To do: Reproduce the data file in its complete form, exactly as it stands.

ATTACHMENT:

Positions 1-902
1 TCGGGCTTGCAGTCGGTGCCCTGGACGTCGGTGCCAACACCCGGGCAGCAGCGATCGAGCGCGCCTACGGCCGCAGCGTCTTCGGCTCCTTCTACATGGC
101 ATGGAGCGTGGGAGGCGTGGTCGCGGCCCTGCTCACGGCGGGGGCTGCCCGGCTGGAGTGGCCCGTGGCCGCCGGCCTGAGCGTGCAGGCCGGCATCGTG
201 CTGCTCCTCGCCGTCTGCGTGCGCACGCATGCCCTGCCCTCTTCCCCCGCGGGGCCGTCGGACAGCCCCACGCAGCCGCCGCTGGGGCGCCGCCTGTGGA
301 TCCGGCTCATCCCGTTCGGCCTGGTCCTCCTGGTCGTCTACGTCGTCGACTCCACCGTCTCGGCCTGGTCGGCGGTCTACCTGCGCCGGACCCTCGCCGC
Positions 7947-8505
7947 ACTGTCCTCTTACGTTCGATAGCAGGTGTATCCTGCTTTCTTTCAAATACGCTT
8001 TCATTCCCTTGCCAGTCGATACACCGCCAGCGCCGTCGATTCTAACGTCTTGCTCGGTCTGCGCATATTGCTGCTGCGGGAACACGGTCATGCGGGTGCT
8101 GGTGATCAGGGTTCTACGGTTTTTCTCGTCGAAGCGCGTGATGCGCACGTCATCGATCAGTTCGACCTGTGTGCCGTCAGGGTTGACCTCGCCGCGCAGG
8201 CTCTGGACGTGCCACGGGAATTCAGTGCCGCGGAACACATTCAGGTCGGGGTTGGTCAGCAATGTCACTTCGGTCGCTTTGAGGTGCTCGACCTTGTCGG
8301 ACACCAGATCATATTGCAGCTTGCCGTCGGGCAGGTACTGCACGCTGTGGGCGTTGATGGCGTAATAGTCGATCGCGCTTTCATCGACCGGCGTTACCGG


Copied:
Positions 1-902
1 TCGGGCTTGCAGTCGGTGCCCTGGACGTCGGTGCCAACACCCGGGCAGCAGCGATCGAGCGCGCCTACGGCCGCAGCGTCTTCGGCTCCTTCTACATGGC
101 ATGGAGCGTGGGAGGCGTGGTCGCGGCCCTGCTCACGGCGGGGGCTGCCCGGCTGGAGTGGCCCGTGGCCGCCGGCCTGAGCGTGCAGGCCGGCATCGTG
201 CTGCTCCTCGCCGTCTGCGTGCGCACGCATGCCCTGCCCTCTTCCCCCGCGGGGCCGTCGGACAGCCCCACGCAGCCGCCGCTGGGGCGCCGCCTGTGGA
301 TCCGGCTCATCCCGTTCGGCCTGGTCCTCCTGGTCGTCTACGTCGTCGACTCCACCGTCTCGGCCTGGTCGGCGGTCTACCTGCGCCGGACCCTCGCCGC
Positions 7947-8505
7947 ACTGTCCTCTTACGTTCGATAGCAGGTGTATCCTGCTTTCTTTCAAATACGCTT
8001 TCATTCCCTTGCCAGTCGATACACCGCCAGCGCCGTCGATTCTAACGTCTTGCTCGGTCTGCGCATATTGCTGCTGCGGGAACACGGTCATGCGGGTGCT
8101 GGTGATCAGGGTTCTACGGTTTTTCTCGTCGAAGCGCGTGATGCGCACGTCATCGATCAGTTCGACCTGTGTGCCGTCAGGGTTGACCTCGCCGCGCAGG
8201 CTCTGGACGTGCCACGGGAATTCAGTGCCGCGGAACACATTCAGGTCGGGGTTGGTCAGCAATGTCACTTCGGTCGCTTTGAGGTGCTCGACCTTGTCGG
8301 ACACCAGATCATATTGCAGCTTGCCGTCGGGCAGGTACTGCACGCTGTGGGCGTTGATGGCGTAATAGTCGATCGCGCTTTCATCGACCGGCGTTACCGG